The hypodermic syringe approach, created in the 1930s believes that the media is a highly influential factor that can determine ones behaviour, emphasising the ‘copy-cat’ idea. This theory has been heavily critiqued and is outdated; however, it has proven to be somewhat true in the ‘Bobo Doll experiment’ conducted by Bandura, Ross and Ross (1961). These findings uncovered a correlation between the observation of aggressive media and the subsequent imitation by children, however, it does not take into account an individual’s own circumstances and other factors that can influence their behaviour. Gramsci (1971, as cited in Chapter 22: Media and Popular Culture, 2015, pg 471) further investigates the power the audience has by arguing that messages…show more content… This highlights that the audience makes a choice when accepting or rejecting media influence, placing the onus of the shaping of one 's actions on the individual (Hall 1973). Lilleker (2006) extends this, arguing that the postmodern audience is not as homogenous as the previous generations and therefore are more likely to rebuff media influence, questioning the perceived audience passiveness presented by the hypodermic syringe approach. Although the approach is, to a degree, too simplistic in order to account for audience interpretation and does view audiences as passive, which has been argued to not be the case (Lilleker, 2006), it does hold some merit. Particularly when looking at the ‘Bobo Doll Experiment’ the short term effects of the media, whether it is by language or by actions disseminated to the masses, the findings are too strong to be ignored.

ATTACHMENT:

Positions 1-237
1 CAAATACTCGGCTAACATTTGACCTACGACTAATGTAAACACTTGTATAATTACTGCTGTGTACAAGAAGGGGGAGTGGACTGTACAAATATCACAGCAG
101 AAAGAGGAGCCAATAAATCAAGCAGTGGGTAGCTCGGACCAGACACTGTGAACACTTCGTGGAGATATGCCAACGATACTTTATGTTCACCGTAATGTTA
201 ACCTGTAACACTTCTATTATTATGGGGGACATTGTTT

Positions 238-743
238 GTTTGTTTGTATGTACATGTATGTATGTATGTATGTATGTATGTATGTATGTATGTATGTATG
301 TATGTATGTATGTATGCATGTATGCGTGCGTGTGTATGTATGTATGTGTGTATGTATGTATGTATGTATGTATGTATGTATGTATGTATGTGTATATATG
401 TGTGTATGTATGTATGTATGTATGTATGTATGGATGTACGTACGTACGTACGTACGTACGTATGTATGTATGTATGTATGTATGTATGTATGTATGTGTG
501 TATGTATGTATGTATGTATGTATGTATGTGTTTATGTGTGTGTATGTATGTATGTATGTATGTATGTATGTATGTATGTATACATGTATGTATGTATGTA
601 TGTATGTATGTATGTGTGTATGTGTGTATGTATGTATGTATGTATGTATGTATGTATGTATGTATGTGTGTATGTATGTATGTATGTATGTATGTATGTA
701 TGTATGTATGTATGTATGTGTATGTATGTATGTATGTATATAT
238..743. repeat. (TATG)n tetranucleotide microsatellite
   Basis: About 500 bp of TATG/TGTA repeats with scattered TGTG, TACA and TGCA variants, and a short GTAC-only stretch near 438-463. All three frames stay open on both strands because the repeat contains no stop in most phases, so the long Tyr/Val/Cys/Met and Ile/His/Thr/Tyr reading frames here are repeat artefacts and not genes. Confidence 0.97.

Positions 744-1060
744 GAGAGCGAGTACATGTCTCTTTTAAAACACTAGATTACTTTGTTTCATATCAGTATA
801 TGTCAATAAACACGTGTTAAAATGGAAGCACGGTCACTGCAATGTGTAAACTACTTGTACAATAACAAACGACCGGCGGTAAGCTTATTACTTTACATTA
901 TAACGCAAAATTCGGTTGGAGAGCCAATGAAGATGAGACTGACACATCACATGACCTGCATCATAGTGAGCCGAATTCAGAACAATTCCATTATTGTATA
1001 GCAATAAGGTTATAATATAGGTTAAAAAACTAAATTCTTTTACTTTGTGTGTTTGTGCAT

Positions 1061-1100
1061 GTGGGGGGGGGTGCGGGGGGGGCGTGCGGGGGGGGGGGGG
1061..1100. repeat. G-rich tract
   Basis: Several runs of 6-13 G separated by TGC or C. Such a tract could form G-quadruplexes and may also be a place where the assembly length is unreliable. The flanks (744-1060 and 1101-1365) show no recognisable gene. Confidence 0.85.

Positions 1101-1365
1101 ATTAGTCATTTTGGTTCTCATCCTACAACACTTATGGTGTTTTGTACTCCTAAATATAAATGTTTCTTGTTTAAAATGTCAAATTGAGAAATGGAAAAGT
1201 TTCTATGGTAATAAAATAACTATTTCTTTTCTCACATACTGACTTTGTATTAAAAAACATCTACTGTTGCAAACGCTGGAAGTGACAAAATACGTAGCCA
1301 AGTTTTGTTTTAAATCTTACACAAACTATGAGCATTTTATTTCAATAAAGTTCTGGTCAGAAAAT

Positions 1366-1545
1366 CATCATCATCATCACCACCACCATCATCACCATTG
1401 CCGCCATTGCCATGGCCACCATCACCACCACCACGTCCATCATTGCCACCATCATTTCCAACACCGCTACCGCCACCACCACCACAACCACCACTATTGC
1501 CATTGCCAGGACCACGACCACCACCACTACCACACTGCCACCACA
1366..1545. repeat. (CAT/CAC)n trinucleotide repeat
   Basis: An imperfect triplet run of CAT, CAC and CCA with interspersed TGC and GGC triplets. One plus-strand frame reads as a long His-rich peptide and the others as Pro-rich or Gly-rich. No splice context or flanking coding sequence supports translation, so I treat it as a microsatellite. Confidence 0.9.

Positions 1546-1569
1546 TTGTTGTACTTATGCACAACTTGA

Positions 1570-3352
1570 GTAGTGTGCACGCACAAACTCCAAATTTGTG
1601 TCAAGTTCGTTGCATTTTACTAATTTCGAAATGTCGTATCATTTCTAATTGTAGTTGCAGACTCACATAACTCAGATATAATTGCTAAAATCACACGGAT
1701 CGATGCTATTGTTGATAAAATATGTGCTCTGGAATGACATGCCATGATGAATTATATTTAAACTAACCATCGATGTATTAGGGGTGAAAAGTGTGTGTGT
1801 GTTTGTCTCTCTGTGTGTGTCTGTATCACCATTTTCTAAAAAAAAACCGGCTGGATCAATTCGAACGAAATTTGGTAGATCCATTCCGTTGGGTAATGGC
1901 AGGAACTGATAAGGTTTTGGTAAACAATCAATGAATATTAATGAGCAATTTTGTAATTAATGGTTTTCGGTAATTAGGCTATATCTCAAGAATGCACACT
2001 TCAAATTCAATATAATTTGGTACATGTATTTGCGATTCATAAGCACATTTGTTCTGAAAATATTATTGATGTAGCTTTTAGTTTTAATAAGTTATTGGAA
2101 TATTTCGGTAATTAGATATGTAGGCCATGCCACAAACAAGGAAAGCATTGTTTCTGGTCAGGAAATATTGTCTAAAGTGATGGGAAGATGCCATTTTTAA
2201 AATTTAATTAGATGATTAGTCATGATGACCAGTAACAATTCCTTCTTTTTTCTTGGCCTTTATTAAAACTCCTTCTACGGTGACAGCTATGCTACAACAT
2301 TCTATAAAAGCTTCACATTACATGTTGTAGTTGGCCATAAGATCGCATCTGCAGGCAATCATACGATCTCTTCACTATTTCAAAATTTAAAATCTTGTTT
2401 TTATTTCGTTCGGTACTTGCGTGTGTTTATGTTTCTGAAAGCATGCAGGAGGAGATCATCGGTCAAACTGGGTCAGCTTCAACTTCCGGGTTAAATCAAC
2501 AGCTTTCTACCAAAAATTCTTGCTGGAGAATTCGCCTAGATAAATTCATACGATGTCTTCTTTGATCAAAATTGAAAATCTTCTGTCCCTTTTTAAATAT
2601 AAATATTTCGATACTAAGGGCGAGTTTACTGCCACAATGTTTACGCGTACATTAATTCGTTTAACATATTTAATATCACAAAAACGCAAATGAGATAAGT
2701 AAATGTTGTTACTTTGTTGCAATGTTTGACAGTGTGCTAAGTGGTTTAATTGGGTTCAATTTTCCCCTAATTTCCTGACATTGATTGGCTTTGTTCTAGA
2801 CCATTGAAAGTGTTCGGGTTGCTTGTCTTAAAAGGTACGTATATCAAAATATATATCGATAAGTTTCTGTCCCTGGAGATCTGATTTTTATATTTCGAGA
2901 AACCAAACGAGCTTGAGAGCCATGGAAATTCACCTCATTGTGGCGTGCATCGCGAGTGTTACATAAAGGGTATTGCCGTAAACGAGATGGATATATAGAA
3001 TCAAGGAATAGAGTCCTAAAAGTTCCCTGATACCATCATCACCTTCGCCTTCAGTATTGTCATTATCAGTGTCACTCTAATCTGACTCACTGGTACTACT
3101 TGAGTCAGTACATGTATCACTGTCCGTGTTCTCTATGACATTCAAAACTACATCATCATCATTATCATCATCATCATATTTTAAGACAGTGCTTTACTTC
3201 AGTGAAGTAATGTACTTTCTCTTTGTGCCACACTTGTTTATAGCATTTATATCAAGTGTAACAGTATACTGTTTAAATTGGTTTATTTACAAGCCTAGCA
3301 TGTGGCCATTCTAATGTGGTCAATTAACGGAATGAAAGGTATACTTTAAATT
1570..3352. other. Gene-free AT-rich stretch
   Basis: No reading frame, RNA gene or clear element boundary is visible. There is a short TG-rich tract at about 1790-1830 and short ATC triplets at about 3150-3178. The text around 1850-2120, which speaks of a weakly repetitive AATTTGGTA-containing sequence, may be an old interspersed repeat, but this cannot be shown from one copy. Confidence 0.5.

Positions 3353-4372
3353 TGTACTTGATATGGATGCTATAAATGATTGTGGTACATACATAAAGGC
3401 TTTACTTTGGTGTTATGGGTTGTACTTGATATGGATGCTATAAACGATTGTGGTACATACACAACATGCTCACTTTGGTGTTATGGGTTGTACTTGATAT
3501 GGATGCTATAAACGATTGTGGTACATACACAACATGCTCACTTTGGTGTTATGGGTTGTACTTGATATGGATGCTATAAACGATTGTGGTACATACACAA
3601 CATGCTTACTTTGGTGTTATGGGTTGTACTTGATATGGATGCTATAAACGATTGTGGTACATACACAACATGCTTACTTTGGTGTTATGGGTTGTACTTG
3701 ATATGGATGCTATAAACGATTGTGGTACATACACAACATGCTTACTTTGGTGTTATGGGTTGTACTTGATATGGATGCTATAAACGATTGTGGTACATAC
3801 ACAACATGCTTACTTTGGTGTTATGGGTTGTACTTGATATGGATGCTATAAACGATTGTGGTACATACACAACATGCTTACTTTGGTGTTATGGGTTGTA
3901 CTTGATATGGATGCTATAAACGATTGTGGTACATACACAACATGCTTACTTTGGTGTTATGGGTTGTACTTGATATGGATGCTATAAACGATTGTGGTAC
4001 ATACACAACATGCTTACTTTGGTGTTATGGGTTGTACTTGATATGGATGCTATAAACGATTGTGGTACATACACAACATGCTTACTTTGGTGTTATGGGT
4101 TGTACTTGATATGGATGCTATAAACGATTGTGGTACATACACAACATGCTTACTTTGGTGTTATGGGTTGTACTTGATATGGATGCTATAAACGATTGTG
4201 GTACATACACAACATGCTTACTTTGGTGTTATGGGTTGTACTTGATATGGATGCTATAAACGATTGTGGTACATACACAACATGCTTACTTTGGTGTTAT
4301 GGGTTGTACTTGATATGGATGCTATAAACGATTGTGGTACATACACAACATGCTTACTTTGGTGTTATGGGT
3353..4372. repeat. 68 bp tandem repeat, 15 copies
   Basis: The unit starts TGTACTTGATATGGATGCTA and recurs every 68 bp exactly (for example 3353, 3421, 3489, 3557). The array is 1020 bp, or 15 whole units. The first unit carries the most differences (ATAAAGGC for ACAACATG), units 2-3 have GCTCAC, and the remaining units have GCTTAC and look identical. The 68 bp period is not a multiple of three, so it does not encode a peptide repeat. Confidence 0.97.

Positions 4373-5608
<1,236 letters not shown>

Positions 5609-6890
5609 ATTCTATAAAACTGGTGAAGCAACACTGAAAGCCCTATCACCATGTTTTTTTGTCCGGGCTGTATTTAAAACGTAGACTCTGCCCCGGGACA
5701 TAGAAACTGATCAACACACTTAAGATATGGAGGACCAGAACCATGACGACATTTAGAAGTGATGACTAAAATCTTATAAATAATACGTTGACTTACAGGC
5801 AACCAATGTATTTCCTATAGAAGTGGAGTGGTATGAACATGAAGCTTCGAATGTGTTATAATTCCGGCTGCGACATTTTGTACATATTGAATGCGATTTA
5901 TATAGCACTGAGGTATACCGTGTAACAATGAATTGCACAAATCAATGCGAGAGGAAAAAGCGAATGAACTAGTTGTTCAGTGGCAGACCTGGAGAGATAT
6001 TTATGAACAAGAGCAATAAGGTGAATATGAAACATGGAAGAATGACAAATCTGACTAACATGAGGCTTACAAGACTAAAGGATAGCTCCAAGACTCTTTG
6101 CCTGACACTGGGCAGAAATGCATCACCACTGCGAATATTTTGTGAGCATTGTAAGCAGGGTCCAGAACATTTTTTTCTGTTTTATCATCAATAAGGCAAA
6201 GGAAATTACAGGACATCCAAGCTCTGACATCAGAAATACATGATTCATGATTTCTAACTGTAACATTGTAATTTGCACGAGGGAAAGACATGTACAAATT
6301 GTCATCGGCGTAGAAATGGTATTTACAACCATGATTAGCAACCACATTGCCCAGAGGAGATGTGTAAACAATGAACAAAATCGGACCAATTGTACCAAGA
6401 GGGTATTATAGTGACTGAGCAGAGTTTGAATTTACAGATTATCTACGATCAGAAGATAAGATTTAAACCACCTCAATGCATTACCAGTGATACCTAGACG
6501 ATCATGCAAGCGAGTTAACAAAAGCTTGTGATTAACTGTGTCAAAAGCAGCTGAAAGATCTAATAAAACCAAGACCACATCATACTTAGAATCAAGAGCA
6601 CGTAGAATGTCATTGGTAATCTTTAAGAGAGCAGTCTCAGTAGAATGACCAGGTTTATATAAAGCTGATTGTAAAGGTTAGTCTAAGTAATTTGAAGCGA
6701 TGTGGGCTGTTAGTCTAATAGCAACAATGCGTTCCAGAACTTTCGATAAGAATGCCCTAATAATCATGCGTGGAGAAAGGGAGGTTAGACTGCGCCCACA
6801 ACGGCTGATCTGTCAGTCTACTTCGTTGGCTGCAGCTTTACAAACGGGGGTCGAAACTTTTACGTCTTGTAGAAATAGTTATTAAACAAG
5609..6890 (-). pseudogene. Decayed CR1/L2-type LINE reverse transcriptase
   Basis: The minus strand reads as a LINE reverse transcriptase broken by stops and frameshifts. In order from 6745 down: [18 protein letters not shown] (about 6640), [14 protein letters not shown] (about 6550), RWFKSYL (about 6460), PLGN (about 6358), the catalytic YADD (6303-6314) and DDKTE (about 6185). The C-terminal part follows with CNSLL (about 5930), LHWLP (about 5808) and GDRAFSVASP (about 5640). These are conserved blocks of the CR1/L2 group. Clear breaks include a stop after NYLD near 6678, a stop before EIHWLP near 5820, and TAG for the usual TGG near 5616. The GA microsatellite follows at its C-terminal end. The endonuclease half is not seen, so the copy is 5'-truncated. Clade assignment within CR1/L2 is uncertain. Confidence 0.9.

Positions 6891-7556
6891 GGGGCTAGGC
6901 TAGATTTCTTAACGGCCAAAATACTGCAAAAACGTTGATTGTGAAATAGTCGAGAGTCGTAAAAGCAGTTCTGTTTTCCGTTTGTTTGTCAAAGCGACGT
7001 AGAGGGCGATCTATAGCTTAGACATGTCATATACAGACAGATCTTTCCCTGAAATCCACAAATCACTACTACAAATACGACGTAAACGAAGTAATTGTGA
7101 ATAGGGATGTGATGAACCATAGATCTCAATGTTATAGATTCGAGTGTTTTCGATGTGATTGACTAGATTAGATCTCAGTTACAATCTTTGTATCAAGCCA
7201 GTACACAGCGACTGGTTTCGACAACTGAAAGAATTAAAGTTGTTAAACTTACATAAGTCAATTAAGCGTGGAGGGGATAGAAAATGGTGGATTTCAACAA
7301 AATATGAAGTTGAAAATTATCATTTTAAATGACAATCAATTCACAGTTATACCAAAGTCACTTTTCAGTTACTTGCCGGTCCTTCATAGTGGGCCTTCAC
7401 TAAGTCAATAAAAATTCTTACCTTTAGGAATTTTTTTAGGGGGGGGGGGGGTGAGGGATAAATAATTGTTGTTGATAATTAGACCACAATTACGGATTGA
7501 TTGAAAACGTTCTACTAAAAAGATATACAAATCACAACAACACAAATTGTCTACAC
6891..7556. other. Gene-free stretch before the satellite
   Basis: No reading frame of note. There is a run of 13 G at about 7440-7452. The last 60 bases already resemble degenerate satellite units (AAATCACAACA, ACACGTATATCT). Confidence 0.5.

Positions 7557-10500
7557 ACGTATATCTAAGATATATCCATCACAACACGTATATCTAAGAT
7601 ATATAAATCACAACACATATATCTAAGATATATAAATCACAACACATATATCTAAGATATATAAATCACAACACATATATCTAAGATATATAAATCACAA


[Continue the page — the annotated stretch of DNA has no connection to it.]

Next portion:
Functionalists view the media as playing an active socialising role in society. They argue that this ‘socialising’ teaches society how to behave, thereby ensuring the successful reproduction of societal norms. Functionalism…show more content… The Frankfurt School (Marjoribanks, pg 471) further extend this idea by understanding media as commodifying culture, viewing the media as a hegemonic force, conversely presenting the audience as passive. This perceived passivity has been widely contested (Macionis & Plummer 2002 cited in Marjoribanks, pg 471), and even Gramsci (1971, cited in Majoribanks, pg 471) has critiqued this notion by indicating that in order for a hegemonic ruling to happen it must be consented by the public, thereby placing the choice of submitting to the media and its influences on the audience. Marjoribanks makes a valid point in highlighting the idea of ‘hegemony’ indicates a possibility that the audience can challenge the dominant ideas and overturn consent, presenting the notion that the audience is an active group, rather than passive. Extending this argument Hall’s (1973) encoding and decoding is mentioned; which found that the accepting and rejecting of media messages is controlled by an individual’s upbringing, values and ideals, thereby diminishing the perceived strong power that hegemonic forces have over the public. Morley (1992) agrees, highlighting Counihan’s (1973:43 as cited in Morley (1992) pg 72) conclusions that the media-audience